Personal Trainer

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Personal Trainer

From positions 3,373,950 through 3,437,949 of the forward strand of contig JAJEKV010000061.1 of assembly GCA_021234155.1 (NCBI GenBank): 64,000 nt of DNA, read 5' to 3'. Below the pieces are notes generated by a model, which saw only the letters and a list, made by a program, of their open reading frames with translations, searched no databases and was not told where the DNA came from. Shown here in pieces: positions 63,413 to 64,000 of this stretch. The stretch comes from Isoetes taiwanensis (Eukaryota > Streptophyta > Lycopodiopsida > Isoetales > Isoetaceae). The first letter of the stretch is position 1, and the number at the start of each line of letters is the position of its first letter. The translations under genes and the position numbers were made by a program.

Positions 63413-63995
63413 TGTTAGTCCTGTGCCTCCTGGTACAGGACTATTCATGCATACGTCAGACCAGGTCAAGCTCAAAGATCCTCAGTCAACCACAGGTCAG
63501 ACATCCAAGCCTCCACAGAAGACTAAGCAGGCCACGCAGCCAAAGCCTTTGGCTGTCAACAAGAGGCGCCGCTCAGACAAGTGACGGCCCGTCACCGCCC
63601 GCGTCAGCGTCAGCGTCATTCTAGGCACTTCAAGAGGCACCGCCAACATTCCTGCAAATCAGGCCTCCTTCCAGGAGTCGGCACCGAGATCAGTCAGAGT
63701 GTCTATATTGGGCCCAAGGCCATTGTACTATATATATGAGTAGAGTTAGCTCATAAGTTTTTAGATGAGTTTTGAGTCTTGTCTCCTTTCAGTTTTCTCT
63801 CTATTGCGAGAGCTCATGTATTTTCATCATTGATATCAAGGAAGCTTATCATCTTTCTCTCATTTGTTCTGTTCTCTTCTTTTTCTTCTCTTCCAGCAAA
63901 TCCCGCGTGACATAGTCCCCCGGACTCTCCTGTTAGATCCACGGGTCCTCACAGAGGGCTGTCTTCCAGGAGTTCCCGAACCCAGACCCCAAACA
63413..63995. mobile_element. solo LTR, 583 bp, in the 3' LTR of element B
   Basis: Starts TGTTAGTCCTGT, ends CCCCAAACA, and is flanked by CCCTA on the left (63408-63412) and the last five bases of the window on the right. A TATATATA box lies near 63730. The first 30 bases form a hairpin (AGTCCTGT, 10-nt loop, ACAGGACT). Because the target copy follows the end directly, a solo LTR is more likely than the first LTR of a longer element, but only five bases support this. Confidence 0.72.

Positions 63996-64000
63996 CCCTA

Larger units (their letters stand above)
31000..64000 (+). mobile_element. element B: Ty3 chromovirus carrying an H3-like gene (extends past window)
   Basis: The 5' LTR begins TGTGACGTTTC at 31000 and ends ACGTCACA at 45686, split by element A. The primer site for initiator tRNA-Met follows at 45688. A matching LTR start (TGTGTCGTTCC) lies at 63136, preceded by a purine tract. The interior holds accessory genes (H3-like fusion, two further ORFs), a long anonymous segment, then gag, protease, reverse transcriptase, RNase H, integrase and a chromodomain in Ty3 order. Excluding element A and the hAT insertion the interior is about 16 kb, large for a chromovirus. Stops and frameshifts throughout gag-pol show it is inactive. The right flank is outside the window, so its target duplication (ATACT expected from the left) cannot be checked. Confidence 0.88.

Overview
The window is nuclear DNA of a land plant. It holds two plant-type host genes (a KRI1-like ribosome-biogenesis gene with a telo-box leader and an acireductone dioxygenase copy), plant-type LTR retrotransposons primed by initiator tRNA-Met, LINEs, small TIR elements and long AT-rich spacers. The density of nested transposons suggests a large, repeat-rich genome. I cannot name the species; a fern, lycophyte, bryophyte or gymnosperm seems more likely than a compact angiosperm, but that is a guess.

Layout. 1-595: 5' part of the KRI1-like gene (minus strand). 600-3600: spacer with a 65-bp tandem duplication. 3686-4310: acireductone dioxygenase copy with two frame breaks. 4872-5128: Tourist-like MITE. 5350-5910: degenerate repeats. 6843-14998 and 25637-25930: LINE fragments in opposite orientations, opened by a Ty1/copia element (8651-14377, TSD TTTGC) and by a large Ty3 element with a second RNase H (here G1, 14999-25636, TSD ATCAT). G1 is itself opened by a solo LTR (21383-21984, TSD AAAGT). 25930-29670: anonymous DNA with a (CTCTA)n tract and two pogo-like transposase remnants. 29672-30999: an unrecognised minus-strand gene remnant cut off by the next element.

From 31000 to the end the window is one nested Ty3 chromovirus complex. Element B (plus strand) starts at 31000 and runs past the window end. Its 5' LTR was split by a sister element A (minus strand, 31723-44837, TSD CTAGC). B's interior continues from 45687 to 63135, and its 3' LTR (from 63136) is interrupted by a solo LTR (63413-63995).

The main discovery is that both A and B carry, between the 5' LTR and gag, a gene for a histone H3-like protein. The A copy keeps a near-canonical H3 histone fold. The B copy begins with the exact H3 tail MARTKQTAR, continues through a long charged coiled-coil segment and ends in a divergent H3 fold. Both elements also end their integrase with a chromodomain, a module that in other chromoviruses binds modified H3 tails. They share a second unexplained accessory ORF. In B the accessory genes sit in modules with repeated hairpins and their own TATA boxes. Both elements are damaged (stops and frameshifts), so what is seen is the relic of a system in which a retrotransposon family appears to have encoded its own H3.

Personal trainers are responsible for training individuals and developing a healthy workout regimen for all their clients. They often work with different muscle groups and combine this knowledge with cardiovascular training to provide their clients with the best exercise program possible. They may demonstrate various exercises and improve their client's technique. They work either in a client's home or a gym. Personal trainers conduct fitness consultations and assessments. Develop unique programs that ensure client safety and enhancement of personal fitness goals to members and guests throughout the club. They also assist club members in understanding how to operate the weight resistance and cardiovascular equipment correctly. Personal trainers receive very little on-the-job training. They generally work with an experienced trainer before working with a client alone. An employer may require that they have a bachelor's degree in physical education or exercise science. In addition, personal trainers need to become certified. Reputable certifying agencies are accredited by NCCA (National Commission for Certifying Agencies). In order to be certified candidate must have a high school diploma and CPR certification. Job excerpts from describe typical requirements: Personal Training Certification required (ACE, ACSM, CSCS, NSCA, NASM, NCCPT, ISSA, AFTA). Degree in a health or fitness related field. High School diploma, plus a recognized personal training certification (within 90 days of hire), or a bachelor's or master's degree in fitness related field. Experience and nutrition knowledge preferred. Sales experience and/or bilingual a plus. According to the U.S. Bureau of Labor Statistics (BLS),, fitness workers will enjoy strong job growth in the upcoming future. Jobs will grow by 27 percent. The median annual income of a fitness worker in general was $25,910 in 2006. A personal trainer may make considerably more and are generally paid by the hour. A personal trainer who is self-employed can do quite well. lists the median hourly rate for a self-employed trainer at $35.68 as of April 2008. An increasing number of employers require fitness workers to have a bachelor’s degree in a field related to health or fitness, such as exercise science or physical education. Some employers allow workers to substitute a college degree for certification, but most employers who require a bachelor’s degree also require certification. Most personal trainers must obtain certification in the fitness field to gain employment. Group fitness instructors do not necessarily need certification to begin working. The most important characteristic that an employer looks for in a new fitness instructor is the ability to plan and lead a class that is motivating and safe. However, most organizations encourage their group instructors to become certified over time, and many require it. In the fitness field, there are many organizations, some of which are listed in the last section of this statement that offer certification. Becoming certified by one of the top certification organizations is increasingly important, especially for personal trainers. One way to ensure that a certifying organization is reputable is to see that it is accredited by the National Commission for Certifying Agencies. Most certifying organizations require candidates to have a high school diploma, be certified in cardiopulmonary resuscitation (CPR), and pass an exam. All certification exams have a written component, and some also have a practical component. The exams measure knowledge of human physiology, proper exercise techniques, assessment of client fitness levels, and development of appropriate exercise programs. There is no particular training program required for certifications; candidates may prepare however they prefer. Certifying organizations do offer study materials, including books, CD-ROMs, other audio and...
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